Anemia rash, while not a medical term, can sometimes refer to small red pinpricks on the skin, often on the lower legs. Along with a rash, people may experience bruises and fatigue.

These pinpricks are usually called petechiae or purpura, depending on their size. It is most commonly attributed to a low platelet count in aplastic anemia or with certain infections.

This article explores many reasons for a low platelet count and the accompanying rash.

Some types of anemia can hinder or even stop blood cell production in the bone marrow. Bone marrow is a spongy tissue inside the bones that produces stem cells. These stem cells are red blood cells, white blood cells, and platelets.

Platelets are blood cell fragments that stick together and stop bleeding. When platelet counts are too low, the blood cannot clot normally, and this causes superficial bleeding under the skin.

The most common is aplastic anemia, also known as bone marrow failure. A person can develop or inherit aplastic anemia.

Aplastic anemia occurs when there is a failure in the bone marrow.

Acquired aplastic anemia

Aplastic anemia is a rare, serious blood disorder in which the bone marrow stops producing platelets, red blood cells, and white blood cells. It mainly affects adolescents, young adults, and the elderly.

Bone marrow damage can be temporary or permanent and can occur due to.

This damage can cause aplastic anemia to develop. If the condition’s cause is unknown, it is idiopathic aplastic anemia.

A low platelet count can make a person more susceptible to bruising and cause petechiae.

Inherited aplastic anemia

Several rare, inherited conditions may cause aplastic anemia. The most common of these is Fanconi anemia.

Approximately 90% of people with Fanconi anemia will eventually experience bone marrow failure, which may cause a rash. Aplastic anemia is usually just one of the problems a person affected by Fanconi anemia will experience.

Iron deficiency anemia

Iron deficiency anemia can cause the skin to become itchy (pruritus) and susceptible to bruising. Scratched and bruised skin can cause a rash-like appearance.

As the name implies, iron deficiency anemia occurs when a person has insufficient iron. This may occur due to a poor diet, blood loss, or side effects from medication.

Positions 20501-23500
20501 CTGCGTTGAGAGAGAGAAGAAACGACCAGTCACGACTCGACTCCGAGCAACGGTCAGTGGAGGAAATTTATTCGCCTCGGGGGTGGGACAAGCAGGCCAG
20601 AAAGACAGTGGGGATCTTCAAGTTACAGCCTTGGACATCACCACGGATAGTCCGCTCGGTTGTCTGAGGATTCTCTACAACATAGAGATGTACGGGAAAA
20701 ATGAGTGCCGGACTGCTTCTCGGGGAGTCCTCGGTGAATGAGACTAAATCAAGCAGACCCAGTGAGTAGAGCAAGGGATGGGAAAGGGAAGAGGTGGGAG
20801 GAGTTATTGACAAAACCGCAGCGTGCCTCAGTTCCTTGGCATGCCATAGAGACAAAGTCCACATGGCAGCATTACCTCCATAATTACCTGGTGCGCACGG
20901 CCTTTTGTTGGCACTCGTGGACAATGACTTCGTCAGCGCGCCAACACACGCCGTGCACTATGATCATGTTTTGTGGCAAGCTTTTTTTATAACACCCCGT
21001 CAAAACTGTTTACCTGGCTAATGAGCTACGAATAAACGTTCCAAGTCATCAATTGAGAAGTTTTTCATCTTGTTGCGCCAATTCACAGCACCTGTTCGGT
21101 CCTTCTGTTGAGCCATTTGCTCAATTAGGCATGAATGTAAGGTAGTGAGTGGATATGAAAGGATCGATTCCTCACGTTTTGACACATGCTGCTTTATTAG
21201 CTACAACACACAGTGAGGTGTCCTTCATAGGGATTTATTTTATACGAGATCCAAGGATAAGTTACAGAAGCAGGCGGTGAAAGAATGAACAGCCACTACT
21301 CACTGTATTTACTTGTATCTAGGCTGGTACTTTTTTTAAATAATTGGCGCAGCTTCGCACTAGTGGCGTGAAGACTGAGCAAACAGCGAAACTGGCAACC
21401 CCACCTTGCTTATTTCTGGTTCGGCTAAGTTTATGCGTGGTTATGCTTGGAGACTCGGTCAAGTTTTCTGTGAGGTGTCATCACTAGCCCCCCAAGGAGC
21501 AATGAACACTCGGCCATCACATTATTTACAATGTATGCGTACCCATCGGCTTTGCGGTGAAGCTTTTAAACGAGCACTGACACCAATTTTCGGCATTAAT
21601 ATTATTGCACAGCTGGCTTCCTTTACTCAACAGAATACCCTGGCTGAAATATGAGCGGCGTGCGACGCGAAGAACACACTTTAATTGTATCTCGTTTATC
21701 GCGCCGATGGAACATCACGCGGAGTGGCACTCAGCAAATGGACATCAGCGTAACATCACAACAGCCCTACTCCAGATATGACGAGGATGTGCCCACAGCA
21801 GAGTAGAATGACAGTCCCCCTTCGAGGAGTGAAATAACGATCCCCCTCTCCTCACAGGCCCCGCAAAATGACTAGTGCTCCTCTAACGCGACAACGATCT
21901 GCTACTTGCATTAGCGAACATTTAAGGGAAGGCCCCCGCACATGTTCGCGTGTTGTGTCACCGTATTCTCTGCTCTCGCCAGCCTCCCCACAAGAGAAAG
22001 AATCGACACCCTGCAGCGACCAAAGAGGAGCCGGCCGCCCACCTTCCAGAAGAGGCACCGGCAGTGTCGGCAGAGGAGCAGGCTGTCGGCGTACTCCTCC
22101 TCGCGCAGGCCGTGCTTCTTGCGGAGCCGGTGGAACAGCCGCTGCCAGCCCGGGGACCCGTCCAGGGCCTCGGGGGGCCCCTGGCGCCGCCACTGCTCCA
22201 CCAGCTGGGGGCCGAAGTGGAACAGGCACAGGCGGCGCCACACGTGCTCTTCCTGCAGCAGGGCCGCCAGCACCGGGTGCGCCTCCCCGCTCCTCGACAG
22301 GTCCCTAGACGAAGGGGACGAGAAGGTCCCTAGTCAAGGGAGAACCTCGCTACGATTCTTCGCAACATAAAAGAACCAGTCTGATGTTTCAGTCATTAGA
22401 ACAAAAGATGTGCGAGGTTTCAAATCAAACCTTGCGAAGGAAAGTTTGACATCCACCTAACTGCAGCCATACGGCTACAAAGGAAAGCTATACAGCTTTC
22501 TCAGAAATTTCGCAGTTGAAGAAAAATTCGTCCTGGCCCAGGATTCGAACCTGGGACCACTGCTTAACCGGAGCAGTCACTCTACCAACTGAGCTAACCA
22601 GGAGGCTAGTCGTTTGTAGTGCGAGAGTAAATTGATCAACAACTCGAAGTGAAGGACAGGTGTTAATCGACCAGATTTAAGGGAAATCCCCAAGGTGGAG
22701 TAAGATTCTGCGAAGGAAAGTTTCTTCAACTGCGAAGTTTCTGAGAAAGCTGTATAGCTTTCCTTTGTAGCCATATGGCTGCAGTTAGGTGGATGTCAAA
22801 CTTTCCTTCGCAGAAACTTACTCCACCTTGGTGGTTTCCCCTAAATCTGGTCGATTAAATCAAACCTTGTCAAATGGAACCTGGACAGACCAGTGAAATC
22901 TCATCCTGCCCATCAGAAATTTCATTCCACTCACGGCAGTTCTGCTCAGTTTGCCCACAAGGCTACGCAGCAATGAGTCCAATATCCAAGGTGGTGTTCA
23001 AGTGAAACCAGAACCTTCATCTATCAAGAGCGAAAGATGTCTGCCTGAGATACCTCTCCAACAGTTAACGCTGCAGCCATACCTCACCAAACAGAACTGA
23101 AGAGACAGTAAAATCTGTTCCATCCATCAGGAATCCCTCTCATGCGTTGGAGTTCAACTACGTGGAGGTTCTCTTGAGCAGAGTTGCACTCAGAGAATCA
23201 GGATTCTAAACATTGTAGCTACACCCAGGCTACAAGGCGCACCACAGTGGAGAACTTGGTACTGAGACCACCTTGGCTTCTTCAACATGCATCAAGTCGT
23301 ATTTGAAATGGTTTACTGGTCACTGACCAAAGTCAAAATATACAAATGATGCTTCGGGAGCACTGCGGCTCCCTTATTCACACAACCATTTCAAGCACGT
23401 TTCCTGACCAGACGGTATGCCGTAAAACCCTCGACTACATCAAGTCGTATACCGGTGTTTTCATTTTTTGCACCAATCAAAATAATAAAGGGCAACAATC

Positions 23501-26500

However, unlike aplastic anemia, iron deficiency anemia does not affect platelets in the blood, but rather the production of red blood cells.

A doctor may suspect aplastic anemia if other symptoms of anemia occur along with the rash. A low platelet count that occurs with aplastic anemia may also produce other symptoms, including:

Other symptoms of anemia may include:

Aplastic anemia or bone marrow failure may also contribute to frequent or prolonged infections due to decreased white blood cell count.

A doctor will aim to identify and treat the underlying cause of the anemia rash using medical history, a physical examination, and test results.

Establishing a medical history is important to assess potential causes of bone marrow damage, especially in cases of acquired aplastic anemia. These causes may include any of the following:

  • exposure to toxins, radiation, or harmful environmental agents
  • cancer treatments, such as radiation and chemotherapy
  • a history of certain infectious diseases or autoimmune disorders
  • infections or inherited conditions

A doctor will look for signs of bleeding under the skin and may feel the person’s abdomen to determine whether they have an enlarged spleen. They will also ask about any previous illnesses and want to know about any medications or supplements a person takes.

A complete blood count will determine the number of blood cells, including platelets, in a blood sample. Fewer than 150,000 platelets µL is considered abnormally low. Blood tests can also help rule out other causes of bone marrow failure.

If a doctor suspects aplastic anemia, they will likely refer the person to a hematologist specializing in blood diseases and disorders.

Learn more about platelet count levels here.

Any treatment plan needs to address the underlying cause of the anemia rash and to restore the body’s blood cell production.

Aplastic anemia can be classified as non-severe, severe, or very severe. This is based on a person’s blood count and will help determine the treatment plan. The lower the number of blood cells, the more severe the condition.

Treatment for aplastic anemia may include:

  • blood transfusions
  • blood and marrow stem cell transplants
  • medicines

Medication may be prescribed to achieve the following:

  • stimulate bone marrow
  • suppress the immune system
  • prevent and treat infections

Outlook and recovery depend on the underlying cause of the anemia rash. Underlying damage to the bone marrow may be temporary or permanent.

Aplastic anemia, the most common underlying cause of anemia rash, is rare and serious. It can appear suddenly, or it can develop gradually. If it is left untreated, aplastic anemia may get worse over time.

Most people affected by aplastic anemia can be successfully treated, even in severe cases, although this can take time. Some may even be cured.

It is important to see a doctor when any unexplained pinprick red rash appears.